Much has been talked about the ‘legacy’ of the World Cup being a catalyst for future social and economic improvement in South Africa. But little has been given in evidence as to the real investment or projects that this ‘legacy’ will turn into. Instead, all one hears about is the ‘legacy’ – relating to the ‘spirit’ of the WC that will somehow improve South Africas still poor social situation.
There is only so much which a nations success at delivering an international sporting event can do for its future economic and social growth. What it does prove is that South Africa has excellent infrastructure such as stadia, transport, and most importantly security – something which the tabloid press in the UK claimed would ruin the tournaments success. But as for the ‘legacy’ of the WC being relied upon as a catalyst for wider social and economic improvement, there is little real evidence beyond the rhetoric.
The only evidence I remember seeing throughout the coverage of the WC focussing on the so called ‘legacy’ – which was almost entirely covered by the BBC and not ITV – was a small piece Clarence Seedorf gave to camera before one of the games about a foundation he was setting up aimed at providing young people with safe playground facilities. This was given as evidence as part of the WCs ‘legacy’ after the tournament. Somewhow, I dont think Seedorfs playgorund will deliver the remedies to one of the worlds highest unemployment rates, and the worlds second highest number of HIV/Aids patients.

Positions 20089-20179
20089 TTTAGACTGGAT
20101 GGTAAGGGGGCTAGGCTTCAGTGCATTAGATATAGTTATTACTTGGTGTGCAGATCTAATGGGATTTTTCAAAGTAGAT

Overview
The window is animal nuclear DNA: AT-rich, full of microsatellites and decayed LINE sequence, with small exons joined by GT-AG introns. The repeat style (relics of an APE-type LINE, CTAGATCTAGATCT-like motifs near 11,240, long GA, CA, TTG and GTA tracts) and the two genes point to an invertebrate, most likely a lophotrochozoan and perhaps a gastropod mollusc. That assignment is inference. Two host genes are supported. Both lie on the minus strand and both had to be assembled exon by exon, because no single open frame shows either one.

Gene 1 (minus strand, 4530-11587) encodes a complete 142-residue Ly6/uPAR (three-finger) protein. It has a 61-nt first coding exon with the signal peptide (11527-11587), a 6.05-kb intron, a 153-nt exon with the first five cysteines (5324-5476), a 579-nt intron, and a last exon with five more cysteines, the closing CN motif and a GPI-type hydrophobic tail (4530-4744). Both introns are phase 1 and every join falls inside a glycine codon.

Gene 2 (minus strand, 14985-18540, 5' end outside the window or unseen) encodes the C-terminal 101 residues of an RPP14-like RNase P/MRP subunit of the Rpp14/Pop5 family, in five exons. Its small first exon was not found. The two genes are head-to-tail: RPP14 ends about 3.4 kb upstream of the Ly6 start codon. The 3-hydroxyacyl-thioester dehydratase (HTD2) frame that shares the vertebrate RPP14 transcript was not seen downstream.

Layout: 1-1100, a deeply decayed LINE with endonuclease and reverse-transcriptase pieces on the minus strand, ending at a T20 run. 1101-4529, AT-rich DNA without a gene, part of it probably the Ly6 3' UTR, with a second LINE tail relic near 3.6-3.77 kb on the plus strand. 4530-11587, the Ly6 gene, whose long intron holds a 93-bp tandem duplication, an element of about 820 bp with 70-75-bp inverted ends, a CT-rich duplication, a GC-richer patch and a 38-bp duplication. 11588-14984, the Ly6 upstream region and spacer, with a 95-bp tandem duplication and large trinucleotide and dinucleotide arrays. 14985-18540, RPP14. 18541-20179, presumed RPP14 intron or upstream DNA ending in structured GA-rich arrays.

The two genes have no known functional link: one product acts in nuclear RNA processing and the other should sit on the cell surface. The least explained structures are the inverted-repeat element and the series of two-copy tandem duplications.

No doubt Clarence Seedorf is doing something honourable in his efforts through his foundation Champions for Children, and obviously this piece is not a diatribe against the man. But, the press has not offered any tangible evidence regarding real investment and nationwide projects in South Africa which will deliver social and economic improvement on the back of the World Cup – as its ‘legacy’. And this begs the question, will the World Cup deliver a ‘legacy’ at all? Of course, if a WC, or other major sporting event, doesnt lead to further social and economic improvement (think the Olympics in Athens) this shouldn’t be seen as a failure of the event itself. But if ‘legacy’ is emphasised to such a blatant degree as it has been with the South African WC, yet there seems to be no real evidence of investment or projects forming a ‘legacy’, then this is a failure. Especially when you are raising the hopes of people suffering from problems such as unemployment and HIV/Aids which would benefit from real direct investment into alleviating these problems.